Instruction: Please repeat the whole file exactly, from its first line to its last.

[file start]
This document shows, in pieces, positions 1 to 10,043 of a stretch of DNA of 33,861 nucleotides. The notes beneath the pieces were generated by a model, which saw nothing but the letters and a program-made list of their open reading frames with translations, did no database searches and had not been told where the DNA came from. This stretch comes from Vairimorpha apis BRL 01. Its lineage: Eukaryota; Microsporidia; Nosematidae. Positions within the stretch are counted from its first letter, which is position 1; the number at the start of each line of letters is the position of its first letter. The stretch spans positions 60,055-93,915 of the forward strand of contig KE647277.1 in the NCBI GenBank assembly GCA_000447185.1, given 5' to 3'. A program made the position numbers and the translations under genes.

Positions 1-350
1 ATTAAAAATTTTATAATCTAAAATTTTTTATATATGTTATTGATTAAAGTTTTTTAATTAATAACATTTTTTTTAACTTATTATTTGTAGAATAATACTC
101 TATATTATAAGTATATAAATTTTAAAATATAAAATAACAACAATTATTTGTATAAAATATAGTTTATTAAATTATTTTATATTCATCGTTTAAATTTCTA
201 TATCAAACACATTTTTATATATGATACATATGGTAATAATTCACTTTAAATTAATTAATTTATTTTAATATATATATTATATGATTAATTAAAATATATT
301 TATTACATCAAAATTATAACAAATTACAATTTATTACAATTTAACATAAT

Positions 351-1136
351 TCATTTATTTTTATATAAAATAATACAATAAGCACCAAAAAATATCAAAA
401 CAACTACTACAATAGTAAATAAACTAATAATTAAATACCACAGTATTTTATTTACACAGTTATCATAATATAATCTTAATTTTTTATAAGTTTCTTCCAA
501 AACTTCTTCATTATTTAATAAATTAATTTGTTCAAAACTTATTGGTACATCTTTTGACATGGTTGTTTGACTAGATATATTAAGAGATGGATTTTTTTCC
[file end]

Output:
This document shows, in pieces, positions 1 to 10,043 of a stretch of DNA of 33,861 nucleotides. The notes beneath the pieces were generated by a model, which saw nothing but the letters and a program-made list of their open reading frames with translations, did no database searches and had not been told where the DNA came from. This stretch comes from Vairimorpha apis BRL 01. Its lineage: Eukaryota; Microsporidia; Nosematidae. Positions within the stretch are counted from its first letter, which is position 1; the number at the start of each line of letters is the position of its first letter. The stretch spans positions 60,055-93,915 of the forward strand of contig KE647277.1 in the NCBI GenBank assembly GCA_000447185.1, given 5' to 3'. A program made the position numbers and the translations under genes.

Positions 1-350
1 ATTAAAAATTTTATAATCTAAAATTTTTTATATATGTTATTGATTAAAGTTTTTTAATTAATAACATTTTTTTTAACTTATTATTTGTAGAATAATACTC
101 TATATTATAAGTATATAAATTTTAAAATATAAAATAACAACAATTATTTGTATAAAATATAGTTTATTAAATTATTTTATATTCATCGTTTAAATTTCTA
201 TATCAAACACATTTTTATATATGATACATATGGTAATAATTCACTTTAAATTAATTAATTTATTTTAATATATATATTATATGATTAATTAAAATATATT
301 TATTACATCAAAATTATAACAAATTACAATTTATTACAATTTAACATAAT

Positions 351-1136
351 TCATTTATTTTTATATAAAATAATACAATAAGCACCAAAAAATATCAAAA
401 CAACTACTACAATAGTAAATAAACTAATAATTAAATACCACAGTATTTTATTTACACAGTTATCATAATATAATCTTAATTTTTTATAAGTTTCTTCCAA
501 AACTTCTTCATTATTTAATAAATTAATTTGTTCAAAACTTATTGGTACATCTTTTGACATGGTTGTTTGACTAGATATATTAAGAGATGGATTTTTTTCC